Living on the coast in retirement allowed him to carry on spongiologising even on Budleigh beach: in an article published in 1874 he noted a variety of Esperia aegagropila "growing in small patches scantily on the rocks (at Budleigh-Salterton) towards low-water mark."

Now I'd always thought that sponges are rather uninteresting things, just sitting there on the sea bed like seaweed or any other type of marine plant but not doing very much apart from swallowing and regurgitating sea water. But it turns out that they're animals, and there are between 5,000 and 10,000 different species. There are even 150 freshwater species. They also have a quite special sex life, being hermaphrodites, and they come in different shapes and sizes with the tallest reaching two metres in height.

And they're by no means totally useless.  This species Rhabdastrella globostellata, also known as yellow pot sponge, is a marine sponge of the order Astrophorida. It is native to many regions of the Indian Ocean including the shores of Madagascar, the Seychelles, and Australia as well as the Malayan Peninsula and Singapore. It was first described by Henry Carter as Stelleta globostellata in 1883, named after its shape - from the Latin globus meaning 'sphere' and stellātus meaning 'star-shaped.'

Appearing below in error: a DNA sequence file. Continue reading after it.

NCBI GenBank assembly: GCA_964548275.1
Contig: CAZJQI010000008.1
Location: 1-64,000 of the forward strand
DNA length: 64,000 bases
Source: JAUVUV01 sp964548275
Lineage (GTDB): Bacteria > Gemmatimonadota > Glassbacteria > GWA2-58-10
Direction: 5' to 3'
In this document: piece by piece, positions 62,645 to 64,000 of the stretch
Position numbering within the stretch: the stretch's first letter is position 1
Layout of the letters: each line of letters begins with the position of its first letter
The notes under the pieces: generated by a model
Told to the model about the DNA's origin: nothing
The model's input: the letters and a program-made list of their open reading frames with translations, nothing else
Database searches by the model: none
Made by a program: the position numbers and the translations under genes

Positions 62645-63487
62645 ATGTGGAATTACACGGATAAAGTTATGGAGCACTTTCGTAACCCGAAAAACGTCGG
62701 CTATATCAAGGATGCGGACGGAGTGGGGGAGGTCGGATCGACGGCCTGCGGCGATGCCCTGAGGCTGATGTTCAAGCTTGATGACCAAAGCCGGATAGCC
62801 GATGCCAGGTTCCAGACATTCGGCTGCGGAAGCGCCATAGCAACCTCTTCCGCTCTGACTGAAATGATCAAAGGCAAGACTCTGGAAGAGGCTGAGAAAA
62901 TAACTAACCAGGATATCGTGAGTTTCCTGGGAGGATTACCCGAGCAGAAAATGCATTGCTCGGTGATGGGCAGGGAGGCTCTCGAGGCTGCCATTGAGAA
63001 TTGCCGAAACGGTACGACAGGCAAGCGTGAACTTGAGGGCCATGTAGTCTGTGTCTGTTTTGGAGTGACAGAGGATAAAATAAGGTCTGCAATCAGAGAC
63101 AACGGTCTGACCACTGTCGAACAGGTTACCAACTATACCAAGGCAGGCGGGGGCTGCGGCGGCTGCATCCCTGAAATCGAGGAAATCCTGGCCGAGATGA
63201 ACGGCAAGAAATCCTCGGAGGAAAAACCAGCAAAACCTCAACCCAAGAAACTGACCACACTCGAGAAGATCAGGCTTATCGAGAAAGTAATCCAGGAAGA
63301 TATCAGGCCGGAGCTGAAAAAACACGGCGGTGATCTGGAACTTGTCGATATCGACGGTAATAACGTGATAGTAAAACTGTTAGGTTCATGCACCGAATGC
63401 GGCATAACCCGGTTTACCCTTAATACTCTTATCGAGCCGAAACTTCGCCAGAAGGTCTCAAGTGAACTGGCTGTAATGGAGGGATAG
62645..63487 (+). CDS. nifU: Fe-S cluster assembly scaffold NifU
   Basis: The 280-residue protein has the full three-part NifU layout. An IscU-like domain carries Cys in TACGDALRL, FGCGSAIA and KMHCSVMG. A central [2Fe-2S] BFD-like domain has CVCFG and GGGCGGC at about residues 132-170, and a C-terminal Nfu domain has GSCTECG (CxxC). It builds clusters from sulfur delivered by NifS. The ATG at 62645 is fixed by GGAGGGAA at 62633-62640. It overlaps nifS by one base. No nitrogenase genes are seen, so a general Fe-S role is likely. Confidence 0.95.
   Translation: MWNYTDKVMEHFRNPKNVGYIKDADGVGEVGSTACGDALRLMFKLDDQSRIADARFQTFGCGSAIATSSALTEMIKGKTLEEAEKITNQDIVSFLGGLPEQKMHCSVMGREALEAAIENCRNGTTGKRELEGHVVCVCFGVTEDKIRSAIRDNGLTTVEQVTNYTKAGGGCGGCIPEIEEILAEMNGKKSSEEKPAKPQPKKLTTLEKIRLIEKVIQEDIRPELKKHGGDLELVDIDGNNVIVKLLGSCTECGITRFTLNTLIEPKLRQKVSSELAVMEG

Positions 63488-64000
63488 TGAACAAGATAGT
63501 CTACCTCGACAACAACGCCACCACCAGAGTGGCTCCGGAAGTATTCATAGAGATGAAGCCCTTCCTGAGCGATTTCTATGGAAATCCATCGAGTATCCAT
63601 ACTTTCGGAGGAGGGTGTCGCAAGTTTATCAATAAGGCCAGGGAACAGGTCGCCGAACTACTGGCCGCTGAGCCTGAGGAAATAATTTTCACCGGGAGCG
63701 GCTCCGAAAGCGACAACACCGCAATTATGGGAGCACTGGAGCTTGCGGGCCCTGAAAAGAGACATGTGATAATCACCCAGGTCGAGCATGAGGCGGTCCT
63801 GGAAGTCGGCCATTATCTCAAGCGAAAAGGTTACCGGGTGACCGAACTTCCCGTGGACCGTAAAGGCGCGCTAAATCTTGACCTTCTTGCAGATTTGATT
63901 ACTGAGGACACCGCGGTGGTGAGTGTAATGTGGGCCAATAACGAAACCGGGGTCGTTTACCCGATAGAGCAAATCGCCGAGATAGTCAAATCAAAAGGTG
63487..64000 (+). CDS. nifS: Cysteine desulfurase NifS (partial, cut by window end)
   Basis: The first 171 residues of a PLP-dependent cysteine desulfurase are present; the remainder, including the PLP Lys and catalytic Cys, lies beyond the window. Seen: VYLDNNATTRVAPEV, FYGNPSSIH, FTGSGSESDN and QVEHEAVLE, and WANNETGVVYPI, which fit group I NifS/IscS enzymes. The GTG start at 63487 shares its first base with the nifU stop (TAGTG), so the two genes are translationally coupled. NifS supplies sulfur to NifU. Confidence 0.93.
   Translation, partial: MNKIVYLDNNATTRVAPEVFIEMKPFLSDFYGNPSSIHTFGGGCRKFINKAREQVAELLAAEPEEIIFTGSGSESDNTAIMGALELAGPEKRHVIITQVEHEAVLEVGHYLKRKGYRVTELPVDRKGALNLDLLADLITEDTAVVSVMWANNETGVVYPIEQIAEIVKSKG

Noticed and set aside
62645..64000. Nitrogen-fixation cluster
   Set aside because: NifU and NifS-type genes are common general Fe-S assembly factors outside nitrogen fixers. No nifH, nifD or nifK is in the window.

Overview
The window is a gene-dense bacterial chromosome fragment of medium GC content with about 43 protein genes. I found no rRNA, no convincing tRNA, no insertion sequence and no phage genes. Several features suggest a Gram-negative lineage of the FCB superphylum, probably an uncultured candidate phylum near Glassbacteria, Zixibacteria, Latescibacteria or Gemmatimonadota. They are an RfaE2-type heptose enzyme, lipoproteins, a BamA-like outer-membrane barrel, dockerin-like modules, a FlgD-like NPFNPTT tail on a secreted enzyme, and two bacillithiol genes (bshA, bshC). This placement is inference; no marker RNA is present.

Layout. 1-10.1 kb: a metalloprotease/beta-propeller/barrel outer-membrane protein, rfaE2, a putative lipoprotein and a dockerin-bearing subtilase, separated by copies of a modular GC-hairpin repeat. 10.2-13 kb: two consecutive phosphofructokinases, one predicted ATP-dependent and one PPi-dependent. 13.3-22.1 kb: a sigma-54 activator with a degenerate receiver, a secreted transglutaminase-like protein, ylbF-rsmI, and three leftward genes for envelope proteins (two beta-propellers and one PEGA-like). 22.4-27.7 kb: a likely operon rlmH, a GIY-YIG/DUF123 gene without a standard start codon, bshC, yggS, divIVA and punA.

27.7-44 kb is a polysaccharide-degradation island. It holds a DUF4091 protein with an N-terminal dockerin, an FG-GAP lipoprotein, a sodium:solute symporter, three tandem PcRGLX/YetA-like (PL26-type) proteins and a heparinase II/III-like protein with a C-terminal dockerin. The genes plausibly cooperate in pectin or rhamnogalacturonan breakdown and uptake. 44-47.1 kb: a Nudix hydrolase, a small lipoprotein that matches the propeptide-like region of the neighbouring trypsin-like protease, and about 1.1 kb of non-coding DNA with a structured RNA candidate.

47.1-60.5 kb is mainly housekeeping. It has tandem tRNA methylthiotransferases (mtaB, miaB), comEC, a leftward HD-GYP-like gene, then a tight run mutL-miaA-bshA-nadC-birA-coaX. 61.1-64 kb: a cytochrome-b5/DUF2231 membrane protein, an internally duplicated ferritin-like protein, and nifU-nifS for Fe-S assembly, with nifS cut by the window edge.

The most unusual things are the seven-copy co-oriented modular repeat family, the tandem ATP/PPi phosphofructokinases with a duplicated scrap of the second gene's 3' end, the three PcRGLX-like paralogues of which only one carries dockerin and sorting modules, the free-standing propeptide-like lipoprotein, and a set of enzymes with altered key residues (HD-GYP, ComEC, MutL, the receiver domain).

It may look like something the dog sicked up, but it's has been shown to produce a wide variety of isomalabaricanes, a type of triterpene molecules with notable cytotoxic activity towards certain cancer cell lines.

Sorry, I'm just showing off.  I haven't a clue what all those words mean, but they looked pretty impressive in the marquee display.

But it's true that that sponges collected from rock pools by a team from the Welsh School of Pharmacy in south Wales a few years ago were shown to be a source of new drugs to combat breast and lung cancer.

We discovered all this when we went into the marquee and saw what they'd done to remember Henry Carter. There are even sponges named after him, like this beautiful stylissa carteri orange sponge from Randayan Island, Indonesia. A lot of the above fascinating information had been provided by a Dutch academic  who'd written about Carter and his work. The exhibition organisers had also had a lot of help from a British professor who is a Royal Society Research Fellow. Although he's currently abroad he'd given lots of advice about how to plan the exhibition and had apparently suggested that the sponge theme be just one in the general topic of marine conservation.